In an October Advice Memorandum, the Office of the General Counsel for the NLRB (General Counsel) concluded that a union’s continued actions of unlawful insistence are not a refusal to bargain if bargaining negotiations have ceased.
In a dispute between the Service Employees International Union – United Healthcare Workers West (the Union) and Stanford Health Care (Stanford), the Union sought to expand its bargaining unit by adding in service and technical employees at Stanford’s hospitals. At the first two bargaining sessions, Stanford rejected the Union’s proposal. At the third session, the Union presented a local ballot initiative it had recently filed that aimed at prohibiting healthcare providers, like Stanford, from charging privately insured patients more than 15% above the cost of care. Stanford asserted that the ballot initiative would harm its revenues, was at odds with the interests of unit employees, and was pursued by the Union to gain leverage over Stanford during negotiations.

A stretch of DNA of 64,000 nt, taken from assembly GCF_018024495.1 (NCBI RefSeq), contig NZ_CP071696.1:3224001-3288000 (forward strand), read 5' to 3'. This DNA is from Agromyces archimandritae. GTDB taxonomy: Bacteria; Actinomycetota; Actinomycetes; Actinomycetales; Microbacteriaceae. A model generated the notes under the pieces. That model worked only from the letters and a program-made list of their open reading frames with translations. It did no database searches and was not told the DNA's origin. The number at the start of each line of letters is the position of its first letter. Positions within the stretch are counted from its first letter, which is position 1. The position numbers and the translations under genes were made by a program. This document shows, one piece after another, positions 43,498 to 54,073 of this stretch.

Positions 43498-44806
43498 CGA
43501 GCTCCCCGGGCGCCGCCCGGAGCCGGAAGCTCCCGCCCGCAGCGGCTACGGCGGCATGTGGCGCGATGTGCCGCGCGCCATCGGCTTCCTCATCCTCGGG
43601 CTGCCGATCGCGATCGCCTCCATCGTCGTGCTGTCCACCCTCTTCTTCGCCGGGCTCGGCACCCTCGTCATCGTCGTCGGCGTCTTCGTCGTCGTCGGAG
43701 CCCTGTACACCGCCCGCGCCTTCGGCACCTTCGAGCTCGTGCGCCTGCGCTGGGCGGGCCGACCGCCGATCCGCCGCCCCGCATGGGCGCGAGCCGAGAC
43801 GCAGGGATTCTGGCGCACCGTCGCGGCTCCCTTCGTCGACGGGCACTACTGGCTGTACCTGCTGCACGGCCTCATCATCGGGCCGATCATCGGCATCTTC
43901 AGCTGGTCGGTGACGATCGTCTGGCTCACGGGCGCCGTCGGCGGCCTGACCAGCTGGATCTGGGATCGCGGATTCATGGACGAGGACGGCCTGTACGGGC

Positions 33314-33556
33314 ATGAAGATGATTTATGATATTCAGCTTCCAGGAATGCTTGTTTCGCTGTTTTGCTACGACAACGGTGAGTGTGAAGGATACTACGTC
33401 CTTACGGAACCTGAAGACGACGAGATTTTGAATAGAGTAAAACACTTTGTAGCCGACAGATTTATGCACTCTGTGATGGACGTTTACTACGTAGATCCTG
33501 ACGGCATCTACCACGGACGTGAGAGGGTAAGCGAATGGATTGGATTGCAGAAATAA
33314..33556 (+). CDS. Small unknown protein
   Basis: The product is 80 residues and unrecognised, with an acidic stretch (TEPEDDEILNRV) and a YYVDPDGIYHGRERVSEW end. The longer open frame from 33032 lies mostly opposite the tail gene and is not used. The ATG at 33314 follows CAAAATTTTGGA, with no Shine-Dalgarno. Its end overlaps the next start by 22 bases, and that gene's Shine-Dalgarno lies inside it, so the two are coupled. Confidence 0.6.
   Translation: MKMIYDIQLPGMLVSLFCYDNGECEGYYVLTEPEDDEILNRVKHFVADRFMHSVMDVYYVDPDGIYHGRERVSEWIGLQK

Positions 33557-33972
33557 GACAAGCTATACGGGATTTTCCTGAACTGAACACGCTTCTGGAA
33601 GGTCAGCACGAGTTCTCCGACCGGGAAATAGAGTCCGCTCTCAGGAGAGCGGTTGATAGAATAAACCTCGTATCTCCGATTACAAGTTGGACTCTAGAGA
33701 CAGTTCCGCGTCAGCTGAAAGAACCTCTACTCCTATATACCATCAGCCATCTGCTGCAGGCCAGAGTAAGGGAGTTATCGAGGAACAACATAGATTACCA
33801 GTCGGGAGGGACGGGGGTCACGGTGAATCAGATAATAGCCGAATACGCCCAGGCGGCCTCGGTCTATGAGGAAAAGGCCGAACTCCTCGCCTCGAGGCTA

Eventually, the parties reached an agreement that did not expand the bargaining unit. The Union supported the ballot initiative through, and well after, the conclusion of the negotiations. The General Counsel concluded that, while the Union’s actions may have constituted a refusal to bargain during negotiations, the Union’s continued actions after negotiations ceased were not unlawful insistence and, therefore, did not constitute a refusal to bargain.
Put differently, the six month statute of limitations for a refusal to bargain claim begins to run when negotiations cease, not when a union’s unlawful actions cease. Accordingly, employers should consider diligently pursuing claims for refusal to bargain within six months after negotiations conclude to ensure the claims are brought within the limitations period.